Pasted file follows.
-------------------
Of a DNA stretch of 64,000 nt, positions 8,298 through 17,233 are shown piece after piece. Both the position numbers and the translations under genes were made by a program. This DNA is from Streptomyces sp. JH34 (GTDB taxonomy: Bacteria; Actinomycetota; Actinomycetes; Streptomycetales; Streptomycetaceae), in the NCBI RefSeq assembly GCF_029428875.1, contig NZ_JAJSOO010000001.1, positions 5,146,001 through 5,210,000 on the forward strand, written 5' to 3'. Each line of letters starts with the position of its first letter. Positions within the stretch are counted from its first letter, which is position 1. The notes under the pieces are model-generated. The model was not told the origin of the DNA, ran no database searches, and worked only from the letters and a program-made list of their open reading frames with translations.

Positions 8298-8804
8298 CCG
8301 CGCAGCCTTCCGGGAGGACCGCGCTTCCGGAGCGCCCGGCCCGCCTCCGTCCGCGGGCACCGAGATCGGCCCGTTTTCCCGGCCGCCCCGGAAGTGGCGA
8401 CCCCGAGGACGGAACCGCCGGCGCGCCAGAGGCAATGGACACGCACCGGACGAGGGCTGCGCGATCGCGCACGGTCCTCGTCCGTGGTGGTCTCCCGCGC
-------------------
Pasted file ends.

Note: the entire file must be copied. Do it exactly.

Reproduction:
Of a DNA stretch of 64,000 nt, positions 8,298 through 17,233 are shown piece after piece. Both the position numbers and the translations under genes were made by a program. This DNA is from Streptomyces sp. JH34 (GTDB taxonomy: Bacteria; Actinomycetota; Actinomycetes; Streptomycetales; Streptomycetaceae), in the NCBI RefSeq assembly GCF_029428875.1, contig NZ_JAJSOO010000001.1, positions 5,146,001 through 5,210,000 on the forward strand, written 5' to 3'. Each line of letters starts with the position of its first letter. Positions within the stretch are counted from its first letter, which is position 1. The notes under the pieces are model-generated. The model was not told the origin of the DNA, ran no database searches, and worked only from the letters and a program-made list of their open reading frames with translations.

Positions 8298-8804
8298 CCG
8301 CGCAGCCTTCCGGGAGGACCGCGCTTCCGGAGCGCCCGGCCCGCCTCCGTCCGCGGGCACCGAGATCGGCCCGTTTTCCCGGCCGCCCCGGAAGTGGCGA
8401 CCCCGAGGACGGAACCGCCGGCGCGCCAGAGGCAATGGACACGCACCGGACGAGGGCTGCGCGATCGCGCACGGTCCTCGTCCGTGGTGGTCTCCCGCGC